With two best selling praise and worship albums and a popular weekly TV programme, Bradford's mega church the ABUNDANT LIFE is receiving unprecedented exposure for a British local church. Mike Rimmer reports.
I am visiting Abundant Life Ministries in Bradford and it's been six years since I last went along. Things have changed. a lot! Firstly the church now meets in a swish 2000 seater auditorium with TV studios at the back, a waitress service coffee bar upstairs and a huge sound system and video screens to make sure you don't miss anything. People mill around, a few old friends greet me and the church's PR officer gives me the guided tour. Contrary to rumour, there are no lifesize cardboard cut out images of Paul Scanlon in the foyer.
Soon I am settled in my seat very near the front taking in everything that is happening. The band strike up the opening chords of their first song, Lara Martin and Mark Stevens lead us and everybody is up on their feet. There's half an hour of worship, Lara teaches us a song she has just written and the church notices are given as a short TV clip on the screens. And then Paul Scanlon speaks for around an hour. If you're used to watching this on TV, it'll all be familiar. For me, I was taking it all in, the swaying choir, the upbeat songs and the TV cameras zooming about capturing every moment.
After coffee in the coffee bar, I am taken to a plush lounge room, lit by scented candles, a place of luxury and peace, and I wait for Lara and Mark to arrive. Evidently this is the inner sanctum. I idly wonder whether this is the place where Darlene Zschech, Brian Houston and other high profile speakers relax after speaking here. It is all thoroughly impressive. Eventually I am sitting in the board room with Lara and Mark to chat about the Abundant Life Ministries' newest album 'God Is Here'.
Mark Stevens is originally from Australia, used to work in London where he got saved and returned to Australia to go to the Hillsong worship school. Moving to Bradford he says is like moving to the Promised Land. "I'm in my bullseye and living my dream. I love it here. It's an awesome church. I learnt a lot at Hillsong. There's great leadership and when you're working close with someone like Darlene, you learn a heap about life and how to lead. You learn how to flow in God. I think you don't realise sometimes how much you do learn until you come away and you just find yourself doing stuff."
Famously Lara Martin began her time in Abundant Life as the receptionist. She remembers, "I started on the phones and just got involved in the worship team. It was a natural progression. I'd always wanted to sing. I got my first guitar when I was six years old and wrote my first song when I was six. I'd always had that in me and that desire to sing." About four years ago, Paul Scanlon asked Lara if she fancied having a go at leading worship. She confesses, "I was scared to death, but I just remember him saying to me, 'Do it scared! There's nothing wrong with being scared.' So I just got up and did it."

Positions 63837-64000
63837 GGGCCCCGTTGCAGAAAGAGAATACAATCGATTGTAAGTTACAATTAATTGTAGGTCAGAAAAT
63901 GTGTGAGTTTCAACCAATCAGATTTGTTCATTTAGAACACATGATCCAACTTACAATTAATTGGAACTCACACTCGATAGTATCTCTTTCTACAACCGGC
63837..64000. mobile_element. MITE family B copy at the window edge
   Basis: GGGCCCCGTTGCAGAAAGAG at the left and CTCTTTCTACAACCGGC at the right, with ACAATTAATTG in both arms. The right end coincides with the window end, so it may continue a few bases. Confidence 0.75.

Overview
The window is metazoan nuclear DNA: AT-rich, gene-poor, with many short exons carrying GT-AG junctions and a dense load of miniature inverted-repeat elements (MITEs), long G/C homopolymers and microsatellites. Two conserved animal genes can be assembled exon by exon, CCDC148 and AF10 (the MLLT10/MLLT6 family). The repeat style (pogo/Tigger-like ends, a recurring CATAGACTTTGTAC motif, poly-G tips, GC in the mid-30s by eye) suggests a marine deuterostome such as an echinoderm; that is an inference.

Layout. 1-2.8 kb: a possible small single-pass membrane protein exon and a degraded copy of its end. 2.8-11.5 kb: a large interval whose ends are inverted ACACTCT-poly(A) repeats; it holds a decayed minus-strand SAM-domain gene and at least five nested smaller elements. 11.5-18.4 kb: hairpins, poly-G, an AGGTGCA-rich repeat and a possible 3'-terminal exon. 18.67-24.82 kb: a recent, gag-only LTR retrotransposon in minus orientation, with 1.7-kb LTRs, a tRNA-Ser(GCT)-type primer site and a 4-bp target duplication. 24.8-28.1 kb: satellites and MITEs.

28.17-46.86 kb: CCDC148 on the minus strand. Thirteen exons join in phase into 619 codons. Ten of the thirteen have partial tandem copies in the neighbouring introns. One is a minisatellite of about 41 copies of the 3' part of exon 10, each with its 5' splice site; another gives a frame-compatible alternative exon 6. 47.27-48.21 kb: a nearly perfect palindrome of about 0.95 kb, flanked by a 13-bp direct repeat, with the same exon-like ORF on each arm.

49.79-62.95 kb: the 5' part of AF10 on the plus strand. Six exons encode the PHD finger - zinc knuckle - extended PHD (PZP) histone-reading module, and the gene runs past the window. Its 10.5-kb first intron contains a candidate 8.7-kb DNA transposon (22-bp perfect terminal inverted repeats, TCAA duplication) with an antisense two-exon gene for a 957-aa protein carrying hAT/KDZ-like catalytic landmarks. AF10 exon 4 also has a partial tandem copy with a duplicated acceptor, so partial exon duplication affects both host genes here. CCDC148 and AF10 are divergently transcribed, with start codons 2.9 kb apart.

Lara Martin seemingly has no pretensions. She speaks with her right broad Yorkshire accent and her receptionist to worship leader story is the stuff of legend. However, it is at this point that I ask whether Lara is willing to confess that she has created for herself a showbiz name! She is taken aback that firstly I know this and secondly that I am asking her about it! "I think it's very cheeky! You're asking some very cheeky questions!" she exclaims. "My maiden name is Lara Hughes. When I was dating my husband-to-be, I loved him to bits, but the one thing that I absolutely hated was his surname. I remember talking to his mother about that, and she said to me, 'If my son is good enough for you then so is his name!' To which I thought, 'Okay, well I'm going to have to live with this.'" Still she is reluctant to confess this terrible surname! She pauses and then says, "I'm the artist formerly known as Lara Mudd!" She describes the cruelty of people who made jokes about her name until "One day I said to my husband, 'Sweetheart, how would you feel if I changed my name?' and he was like 'Hallelujah! I want to do exactly the same!'" Martin is her husband's middle name and she adds, "People changed their names all the time in the Bible days. God changed people's names. That's what I say anyway!" It seems to be a bit of a trend at Abundant Life. Paul Scanlon's daughter Charlotte married and became Charlotte Gambil but these days goes under the name Charlotte Scanlon-Gambil. There is no mistaking who her daddy is.
During the Sunday evening service, they show a clip from the new 'God Is Here' DVD and it feels no different to the worship I've just experienced in the meeting. Lara shares about the title song, "It really is the expression that our church has towards the community, towards the world. I remember one morning, we were in a meeting and it was as if God himself had just walked into the room. All Paul could say during that moment was, 'God is here.' People were on their knees, there was just a stillness in the room that unless you were there, it is so hard to explain. But I remember when he said that.'God is here'. I just thought, 'I'm going to write this. I'm going to put this into song because that very statement is so powerful. That God is not just here for us as a church, we're not here to play church, we're here to reach people and to bring that Good News to people'. So the words say, 'God is here, let the broken-hearted rejoice. If you're sad, if there are things not going right in your life, don't worry because God is here. He's not coming soon, he's already here! When Jesus came, he came to heal the broken-hearted, to heal people of their sicknesses, but WE are the 'arms' and 'legs' of Christ on the earth. That is the Good News, that God IS here. So that song is what we would say is the heartbeat of all we're doing as a church."